A UK offshore engineering firm has won a £150m contract from Apache, one of the biggest players in the oil and gas arena.
Offshore Group Newcastle will build an oil production platform for the UK Forties field, which Apache Corp bought from BP in 2003.
The deal announced today is one of the biggest North Sea contracts recently signed and will create more than 1000 manufacturing jobs at OGN Group’s Hadrian Yard site in on the River Tyne.
Hadrian Yard will provide the manufacturing and administration facilities for the design and construction of the platform, which will be bridge-linked to the existing Forties Alpha installation.
Up to 80% of the construction materials, worth around £40m, are expected to be sourced from the UK. Construction of the platform is due for completion in July 2012, when it will be towed andinstalled inthe Forties Field.
OGN chairman Dennis Clark said: “The North Sea oil and gas market is coming back to life and infrastructure investment looks set to increase further, which is great for Tyneside and the North East region.”
James House, Apache’s North Sea managing director, added: “Our objective was to ensure that we selected an organisation that displayed the key qualities of focus, competence, and a sense of urgency – an organisation that could share Apache’s goals and work collaboratively to meet the challenges and demands of this important project for Apache.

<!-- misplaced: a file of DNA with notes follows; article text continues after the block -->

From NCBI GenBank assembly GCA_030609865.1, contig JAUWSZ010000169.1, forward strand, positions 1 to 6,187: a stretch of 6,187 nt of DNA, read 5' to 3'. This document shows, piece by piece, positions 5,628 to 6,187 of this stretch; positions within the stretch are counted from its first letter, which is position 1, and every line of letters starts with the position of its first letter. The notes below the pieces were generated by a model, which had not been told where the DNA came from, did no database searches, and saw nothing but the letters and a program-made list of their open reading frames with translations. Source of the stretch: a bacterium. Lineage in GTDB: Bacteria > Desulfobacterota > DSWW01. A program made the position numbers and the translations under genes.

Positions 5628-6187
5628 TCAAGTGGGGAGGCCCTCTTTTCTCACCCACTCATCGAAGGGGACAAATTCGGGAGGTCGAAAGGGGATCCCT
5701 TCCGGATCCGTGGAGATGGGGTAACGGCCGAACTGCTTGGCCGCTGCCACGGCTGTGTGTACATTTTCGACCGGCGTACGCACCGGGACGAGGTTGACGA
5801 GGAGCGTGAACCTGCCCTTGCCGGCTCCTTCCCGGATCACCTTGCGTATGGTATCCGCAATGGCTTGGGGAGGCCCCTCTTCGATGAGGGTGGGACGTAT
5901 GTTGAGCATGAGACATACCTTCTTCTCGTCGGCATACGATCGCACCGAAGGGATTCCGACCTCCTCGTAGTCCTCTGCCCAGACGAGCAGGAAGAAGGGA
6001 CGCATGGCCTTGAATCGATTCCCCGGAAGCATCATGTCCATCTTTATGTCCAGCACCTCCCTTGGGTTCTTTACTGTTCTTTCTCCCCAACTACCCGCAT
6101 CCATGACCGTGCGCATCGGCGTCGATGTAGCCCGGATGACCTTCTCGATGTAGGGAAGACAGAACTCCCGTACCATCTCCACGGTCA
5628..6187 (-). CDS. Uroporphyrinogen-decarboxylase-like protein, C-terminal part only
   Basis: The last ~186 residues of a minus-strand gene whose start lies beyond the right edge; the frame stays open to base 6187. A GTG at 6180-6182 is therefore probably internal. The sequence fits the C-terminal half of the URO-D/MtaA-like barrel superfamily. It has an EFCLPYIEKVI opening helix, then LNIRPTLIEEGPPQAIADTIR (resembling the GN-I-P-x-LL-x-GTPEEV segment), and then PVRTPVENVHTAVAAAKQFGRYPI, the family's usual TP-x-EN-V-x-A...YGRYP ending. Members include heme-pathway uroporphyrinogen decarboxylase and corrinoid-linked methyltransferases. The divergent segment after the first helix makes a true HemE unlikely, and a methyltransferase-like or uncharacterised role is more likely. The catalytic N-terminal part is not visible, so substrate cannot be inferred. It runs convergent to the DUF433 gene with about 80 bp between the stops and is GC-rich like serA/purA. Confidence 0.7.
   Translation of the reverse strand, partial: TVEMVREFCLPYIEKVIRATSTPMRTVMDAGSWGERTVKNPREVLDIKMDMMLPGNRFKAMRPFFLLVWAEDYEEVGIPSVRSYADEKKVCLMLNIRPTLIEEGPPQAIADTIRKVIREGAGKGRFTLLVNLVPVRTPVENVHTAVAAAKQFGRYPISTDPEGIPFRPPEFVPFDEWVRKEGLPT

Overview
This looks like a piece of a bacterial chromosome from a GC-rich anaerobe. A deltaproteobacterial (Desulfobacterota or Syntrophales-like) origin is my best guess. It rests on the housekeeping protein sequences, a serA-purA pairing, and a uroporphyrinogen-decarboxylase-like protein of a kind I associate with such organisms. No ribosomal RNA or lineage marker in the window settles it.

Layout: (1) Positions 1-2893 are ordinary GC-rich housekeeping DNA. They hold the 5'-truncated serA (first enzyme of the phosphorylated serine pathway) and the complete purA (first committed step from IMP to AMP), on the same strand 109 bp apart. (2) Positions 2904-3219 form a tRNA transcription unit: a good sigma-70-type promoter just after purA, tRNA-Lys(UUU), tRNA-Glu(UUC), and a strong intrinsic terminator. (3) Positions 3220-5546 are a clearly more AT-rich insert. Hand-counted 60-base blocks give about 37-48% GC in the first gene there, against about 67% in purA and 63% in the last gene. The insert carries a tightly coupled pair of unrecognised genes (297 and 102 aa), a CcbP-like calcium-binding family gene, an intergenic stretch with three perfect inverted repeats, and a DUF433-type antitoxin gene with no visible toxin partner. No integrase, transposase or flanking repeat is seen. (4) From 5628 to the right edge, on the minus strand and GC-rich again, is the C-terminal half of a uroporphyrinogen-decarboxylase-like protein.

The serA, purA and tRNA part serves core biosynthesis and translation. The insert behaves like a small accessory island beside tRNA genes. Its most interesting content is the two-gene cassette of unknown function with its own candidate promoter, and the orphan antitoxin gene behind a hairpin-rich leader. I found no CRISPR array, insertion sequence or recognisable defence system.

“This project will provide Apache with 18 new slots for drilling additional development wells to increase the ultimate recovery from the prolific Forties field, the largest hydrocarbon discovery in the UK North Sea.”
Energy Minister Charles Hendry said: “This is welcome news. As well as bringing investment and jobs to the North East, projects like this play a vital role in ensuring we have secure energy supplies throughout the UK.
“Although we are movingtowards a low-carbon future, we will remain dependent on oil and gas for years to come, and this government is resolved in encouraging the safe development of our resources in the North Sea.”